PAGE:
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Auxiliary verbs

Auxiliary verbs are known as ‘helping’ verbs. ‘Auxiliary’ means that these verbs are often used along with another word to form a verb. They can also be used just by themselves. For instance, let’s take the common auxiliary verb ‘was’:

My grandfather was a soldier in World War II.

In this sentence, the auxiliary verb ‘was’ is just by itself - there’s no other verb next to it. But, you can have auxiliary verbs that go together with other verbs:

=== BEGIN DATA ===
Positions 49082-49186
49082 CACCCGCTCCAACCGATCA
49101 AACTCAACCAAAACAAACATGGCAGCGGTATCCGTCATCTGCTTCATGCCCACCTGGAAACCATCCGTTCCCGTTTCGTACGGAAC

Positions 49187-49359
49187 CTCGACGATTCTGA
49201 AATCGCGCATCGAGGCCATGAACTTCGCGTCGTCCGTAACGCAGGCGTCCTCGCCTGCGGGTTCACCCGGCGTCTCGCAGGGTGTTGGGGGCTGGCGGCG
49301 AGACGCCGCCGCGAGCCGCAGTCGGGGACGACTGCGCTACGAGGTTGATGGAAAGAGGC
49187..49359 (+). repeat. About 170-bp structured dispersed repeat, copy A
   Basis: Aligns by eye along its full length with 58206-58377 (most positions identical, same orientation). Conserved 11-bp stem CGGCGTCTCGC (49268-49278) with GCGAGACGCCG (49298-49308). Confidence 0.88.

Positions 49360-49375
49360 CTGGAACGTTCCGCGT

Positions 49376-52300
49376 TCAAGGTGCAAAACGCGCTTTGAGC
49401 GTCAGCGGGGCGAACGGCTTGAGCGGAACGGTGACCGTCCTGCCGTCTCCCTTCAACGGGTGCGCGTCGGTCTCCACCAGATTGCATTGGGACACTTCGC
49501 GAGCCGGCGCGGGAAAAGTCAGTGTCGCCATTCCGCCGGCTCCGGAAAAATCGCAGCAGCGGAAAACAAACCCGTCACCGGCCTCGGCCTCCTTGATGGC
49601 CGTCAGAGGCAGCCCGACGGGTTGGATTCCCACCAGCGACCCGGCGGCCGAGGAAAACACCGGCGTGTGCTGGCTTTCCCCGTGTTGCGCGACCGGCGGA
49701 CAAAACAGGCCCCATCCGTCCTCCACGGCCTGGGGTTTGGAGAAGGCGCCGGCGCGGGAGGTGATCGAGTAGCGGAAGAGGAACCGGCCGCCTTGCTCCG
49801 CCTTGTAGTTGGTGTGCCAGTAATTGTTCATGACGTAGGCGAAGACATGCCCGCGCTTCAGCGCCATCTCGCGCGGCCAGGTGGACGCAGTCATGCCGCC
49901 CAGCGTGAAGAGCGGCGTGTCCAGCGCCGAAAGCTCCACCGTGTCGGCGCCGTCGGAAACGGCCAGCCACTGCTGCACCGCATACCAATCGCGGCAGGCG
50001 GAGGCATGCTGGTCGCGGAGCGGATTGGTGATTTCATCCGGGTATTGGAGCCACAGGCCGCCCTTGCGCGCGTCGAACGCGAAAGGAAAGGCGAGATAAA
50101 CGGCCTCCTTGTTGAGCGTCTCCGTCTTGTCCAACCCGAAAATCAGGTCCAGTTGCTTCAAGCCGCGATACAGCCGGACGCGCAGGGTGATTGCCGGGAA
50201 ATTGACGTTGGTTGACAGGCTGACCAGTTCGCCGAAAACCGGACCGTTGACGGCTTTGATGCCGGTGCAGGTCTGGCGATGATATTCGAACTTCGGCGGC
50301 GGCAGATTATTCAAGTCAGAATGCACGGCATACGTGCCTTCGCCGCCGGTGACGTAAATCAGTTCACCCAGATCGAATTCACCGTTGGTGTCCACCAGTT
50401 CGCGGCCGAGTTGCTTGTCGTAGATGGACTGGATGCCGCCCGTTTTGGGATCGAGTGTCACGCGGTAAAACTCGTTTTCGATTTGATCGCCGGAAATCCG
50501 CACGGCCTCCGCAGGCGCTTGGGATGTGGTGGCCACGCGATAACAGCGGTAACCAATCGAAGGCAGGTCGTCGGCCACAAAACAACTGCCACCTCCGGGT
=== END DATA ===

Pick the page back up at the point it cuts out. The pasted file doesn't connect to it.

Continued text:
I will run later today.

The auxiliary verb in this sentence is ‘will’. It goes together with ‘run’, which is a normal verb. Together, they form the compound verb of the sentence - ‘will run’.

Sometimes the auxiliary verb and the verb it’s connected to are separated in the sentence, like this:

My friend has recently arrived back from overseas.

The auxiliary verb is ‘has’ in this sentence and it goes with the normal verb ‘arrived’. Together, they form the compound verb ‘has arrived’, even though there are other words between them in the sentence.